The Special Ed Advocate Newsletter
November 13, 1998

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Issue - 17

ISSN: 1538-3202

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The Special Ed Advocate is a free online newsletter about special education legal issues, cases, tactics and strategy, educational methods that work, and Internet links.

We publish this newsletter occasionally, when time permits. Back issues of The Special Ed Advocate are archived at our web site -


As a subscriber to The Special Ed Advocate, you will receive announcements and "alerts" about new cases and other events. Contact, copyright, and subscription information can be found at the end of this newsletter.

(1) DOE v. WITHERS in LAW LIBRARY: $15,000 Jury Verdict Against Teacher Who Refused to Follow Child’s IEP

(2) GUEST ATTORNEY BILL BYRNE: Creative Ways to Win Tough Cases

(3) SPECIAL ED ATTORNEY PAUL ERICKSON Reflects on the High Cost of Doing What’s Right - and Failing to Do What’s Right . . .

(4) U. S. SUPREME COURT UPDATE: Garett & Family at Oral Argument


(1) DOE v. WITHERS in LAW LIBRARY: $15,000 Jury Verdict Against Teacher Who Refused to Follow Child’s IEP

The landmark case of Doe v. Withers stood for two significant legal propositions: that schools and teachers can be accountable for refusing to follow the child’s IEP and that schools and teachers can be sued for dollar damages in jury trials.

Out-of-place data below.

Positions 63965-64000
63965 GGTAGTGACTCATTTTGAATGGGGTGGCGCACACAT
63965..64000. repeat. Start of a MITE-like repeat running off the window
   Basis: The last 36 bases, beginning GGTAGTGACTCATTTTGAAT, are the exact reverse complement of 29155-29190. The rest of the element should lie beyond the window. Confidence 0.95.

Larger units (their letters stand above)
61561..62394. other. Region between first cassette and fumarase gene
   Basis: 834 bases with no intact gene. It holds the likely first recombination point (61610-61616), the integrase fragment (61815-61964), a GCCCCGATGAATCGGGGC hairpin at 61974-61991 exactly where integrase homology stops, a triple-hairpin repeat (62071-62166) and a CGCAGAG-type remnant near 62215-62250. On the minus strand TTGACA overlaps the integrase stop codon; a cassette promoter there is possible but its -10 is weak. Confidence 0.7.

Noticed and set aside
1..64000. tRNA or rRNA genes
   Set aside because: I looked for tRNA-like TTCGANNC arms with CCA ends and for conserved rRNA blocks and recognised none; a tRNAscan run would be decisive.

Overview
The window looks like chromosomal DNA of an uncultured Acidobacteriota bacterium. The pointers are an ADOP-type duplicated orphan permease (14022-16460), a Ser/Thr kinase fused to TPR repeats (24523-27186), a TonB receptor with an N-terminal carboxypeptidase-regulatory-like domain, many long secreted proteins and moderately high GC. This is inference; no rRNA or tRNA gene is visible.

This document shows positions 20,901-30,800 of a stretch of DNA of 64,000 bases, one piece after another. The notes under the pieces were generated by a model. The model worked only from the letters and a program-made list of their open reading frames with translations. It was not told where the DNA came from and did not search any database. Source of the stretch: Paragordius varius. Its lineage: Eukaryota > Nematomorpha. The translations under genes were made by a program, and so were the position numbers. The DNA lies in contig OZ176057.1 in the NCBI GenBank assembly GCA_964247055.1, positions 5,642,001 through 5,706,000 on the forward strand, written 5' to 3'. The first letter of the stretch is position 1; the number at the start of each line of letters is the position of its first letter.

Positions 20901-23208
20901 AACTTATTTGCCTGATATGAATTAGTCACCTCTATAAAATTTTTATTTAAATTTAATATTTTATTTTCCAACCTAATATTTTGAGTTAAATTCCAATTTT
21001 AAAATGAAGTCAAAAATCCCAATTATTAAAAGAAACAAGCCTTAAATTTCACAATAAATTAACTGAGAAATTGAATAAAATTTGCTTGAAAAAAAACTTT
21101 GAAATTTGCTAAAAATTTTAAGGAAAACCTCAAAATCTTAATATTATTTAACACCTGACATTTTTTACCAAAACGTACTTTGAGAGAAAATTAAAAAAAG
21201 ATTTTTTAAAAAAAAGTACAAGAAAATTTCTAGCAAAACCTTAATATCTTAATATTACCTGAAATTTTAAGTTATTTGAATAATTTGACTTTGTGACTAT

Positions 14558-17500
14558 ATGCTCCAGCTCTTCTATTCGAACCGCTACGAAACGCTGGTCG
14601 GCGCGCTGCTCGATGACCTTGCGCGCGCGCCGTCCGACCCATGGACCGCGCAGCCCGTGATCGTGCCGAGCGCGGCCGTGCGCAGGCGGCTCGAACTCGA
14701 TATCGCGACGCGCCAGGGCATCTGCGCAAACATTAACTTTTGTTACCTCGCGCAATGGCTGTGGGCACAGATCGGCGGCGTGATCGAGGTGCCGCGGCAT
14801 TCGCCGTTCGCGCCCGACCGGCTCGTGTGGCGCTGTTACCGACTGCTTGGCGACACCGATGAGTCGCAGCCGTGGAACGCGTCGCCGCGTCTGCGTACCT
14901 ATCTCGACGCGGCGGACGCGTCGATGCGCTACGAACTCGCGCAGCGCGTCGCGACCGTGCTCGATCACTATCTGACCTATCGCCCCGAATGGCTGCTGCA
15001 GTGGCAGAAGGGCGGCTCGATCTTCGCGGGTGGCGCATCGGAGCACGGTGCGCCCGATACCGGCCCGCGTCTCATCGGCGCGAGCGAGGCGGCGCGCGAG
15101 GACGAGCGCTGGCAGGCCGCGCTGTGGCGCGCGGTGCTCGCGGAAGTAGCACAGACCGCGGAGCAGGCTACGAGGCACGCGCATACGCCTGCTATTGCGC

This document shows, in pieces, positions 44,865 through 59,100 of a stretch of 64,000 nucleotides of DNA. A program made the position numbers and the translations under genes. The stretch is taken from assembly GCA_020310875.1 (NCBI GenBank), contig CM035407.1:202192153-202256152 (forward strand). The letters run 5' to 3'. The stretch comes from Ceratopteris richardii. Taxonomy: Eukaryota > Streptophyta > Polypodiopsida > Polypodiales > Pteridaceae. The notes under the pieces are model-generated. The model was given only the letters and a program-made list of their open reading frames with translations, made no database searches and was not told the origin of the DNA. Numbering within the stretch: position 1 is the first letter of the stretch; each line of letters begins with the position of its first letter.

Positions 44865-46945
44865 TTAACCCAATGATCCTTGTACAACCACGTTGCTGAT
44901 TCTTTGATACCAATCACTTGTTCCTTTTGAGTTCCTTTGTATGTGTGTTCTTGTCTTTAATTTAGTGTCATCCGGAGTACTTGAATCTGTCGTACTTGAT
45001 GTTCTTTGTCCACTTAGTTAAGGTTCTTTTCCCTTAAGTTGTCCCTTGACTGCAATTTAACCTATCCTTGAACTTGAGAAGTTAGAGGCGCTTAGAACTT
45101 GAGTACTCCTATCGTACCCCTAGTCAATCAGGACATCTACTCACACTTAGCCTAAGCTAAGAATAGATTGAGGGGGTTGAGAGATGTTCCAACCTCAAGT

Read the Complaint in Doe v. Withers

Read the Jury Order in Doe v. Withers

(2) GUEST ATTORNEY BILL BYRNE: Creative Ways to Win Tough Cases

Bill Byrne was one of the attorneys in the landmark case, Doe v. Withers that we added to the Law Library. Mr. Byrne discusses two recent cases and shares some ideas about creative ways to win cases.

Recently, Bill Byrne represented a a profoundly deaf high school student who ran afoul of an age rule that prevented him from playing inter-scholastic sports in J. R. Traylor v Board of Education. The young man fell a year behind in school because of his hearing impairment.

Mr. Byrne argued that under the West Virginia Human Rights Act, this deaf high school student was entitled to a "reasonable accommodation" and an individualized determination as to whether the waiver of a rule prohibiting 19 year olds from playing high school basketball violated the purpose behind the rule.

"Lots of federal cases against us but we used the state statute successfully. Our state Supreme Court let stand a lower court ruling granting us an injunction. Also able to settle attorney fee issue."

In Board of Education vs. Chris A. et. al., "A boy with ADHD brought a knife to basketball practice to impress his friends. The school expelled him under the "Safe Schools Act." The school held a "manifestation determination" and concluded that his action was in no way was connected to his disability."

"We filed for due process. After four days of hearings, we won. The school appealed to federal court. Later, the school district settled in mediation and agreed to abide by the due process decision. They also paid $30,000 in fees and expenses."

(3) SPECIAL ED ATTORNEY PAUL ERICKSON Reflects on the High Cost of Doing What’s Right - and Failing to Do What’s Right . . .

Paul Erickson, special education attorney from North Carolina, writes about the high cost of NOT doing what’s right.

"My client asked why is it that people can only see the financial cost of doing what is right? Why can’t they see the overwhelming costs associated with refusing to do what is right?"

This mother was referring to the average cost of a Lovaas program (approximately $25,000 a year for three years, for $75,000).

This is the cost of doing what is right.